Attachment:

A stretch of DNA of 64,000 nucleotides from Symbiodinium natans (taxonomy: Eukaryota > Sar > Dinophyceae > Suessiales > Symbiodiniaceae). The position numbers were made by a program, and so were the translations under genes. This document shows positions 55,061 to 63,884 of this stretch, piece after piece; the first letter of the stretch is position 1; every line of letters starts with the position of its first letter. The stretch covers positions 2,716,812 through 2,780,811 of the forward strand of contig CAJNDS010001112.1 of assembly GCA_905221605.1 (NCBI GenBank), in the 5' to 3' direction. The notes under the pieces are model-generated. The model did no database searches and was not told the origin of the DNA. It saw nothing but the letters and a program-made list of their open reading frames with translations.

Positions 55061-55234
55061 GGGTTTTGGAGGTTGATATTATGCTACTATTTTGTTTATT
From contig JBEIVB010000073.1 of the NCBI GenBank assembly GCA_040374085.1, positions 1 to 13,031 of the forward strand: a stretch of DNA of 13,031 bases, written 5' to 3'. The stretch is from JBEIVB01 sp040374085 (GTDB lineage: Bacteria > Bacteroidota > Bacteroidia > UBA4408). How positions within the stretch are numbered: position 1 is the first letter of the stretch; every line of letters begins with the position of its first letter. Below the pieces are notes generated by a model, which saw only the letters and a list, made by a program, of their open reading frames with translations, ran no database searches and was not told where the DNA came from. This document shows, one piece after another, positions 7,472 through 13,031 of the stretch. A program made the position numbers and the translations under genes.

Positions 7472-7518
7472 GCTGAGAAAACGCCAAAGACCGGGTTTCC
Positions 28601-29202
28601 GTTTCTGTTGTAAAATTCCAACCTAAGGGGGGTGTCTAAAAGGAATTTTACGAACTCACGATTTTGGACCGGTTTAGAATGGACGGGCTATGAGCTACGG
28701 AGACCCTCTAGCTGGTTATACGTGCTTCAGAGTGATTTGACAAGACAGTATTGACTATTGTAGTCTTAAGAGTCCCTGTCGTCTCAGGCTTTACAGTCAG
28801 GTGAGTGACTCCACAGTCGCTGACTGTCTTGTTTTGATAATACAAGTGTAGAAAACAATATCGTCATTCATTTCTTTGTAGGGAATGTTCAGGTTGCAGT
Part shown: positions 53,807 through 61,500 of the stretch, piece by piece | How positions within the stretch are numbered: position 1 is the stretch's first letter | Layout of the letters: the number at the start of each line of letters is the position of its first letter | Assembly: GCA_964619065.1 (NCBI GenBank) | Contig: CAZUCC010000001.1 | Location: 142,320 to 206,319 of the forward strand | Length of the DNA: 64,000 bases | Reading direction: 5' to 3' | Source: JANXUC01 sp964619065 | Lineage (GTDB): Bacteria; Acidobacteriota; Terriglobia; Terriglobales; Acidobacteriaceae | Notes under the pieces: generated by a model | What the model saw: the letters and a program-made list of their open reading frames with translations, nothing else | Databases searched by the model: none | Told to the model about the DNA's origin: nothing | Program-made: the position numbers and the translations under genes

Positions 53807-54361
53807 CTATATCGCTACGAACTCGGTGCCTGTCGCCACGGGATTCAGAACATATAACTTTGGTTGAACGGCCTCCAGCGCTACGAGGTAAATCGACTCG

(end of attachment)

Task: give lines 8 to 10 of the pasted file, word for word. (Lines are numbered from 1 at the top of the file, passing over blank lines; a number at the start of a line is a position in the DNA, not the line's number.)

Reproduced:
28601 GTTTCTGTTGTAAAATTCCAACCTAAGGGGGGTGTCTAAAAGGAATTTTACGAACTCACGATTTTGGACCGGTTTAGAATGGACGGGCTATGAGCTACGG
28701 AGACCCTCTAGCTGGTTATACGTGCTTCAGAGTGATTTGACAAGACAGTATTGACTATTGTAGTCTTAAGAGTCCCTGTCGTCTCAGGCTTTACAGTCAG
28801 GTGAGTGACTCCACAGTCGCTGACTGTCTTGTTTTGATAATACAAGTGTAGAAAACAATATCGTCATTCATTTCTTTGTAGGGAATGTTCAGGTTGCAGT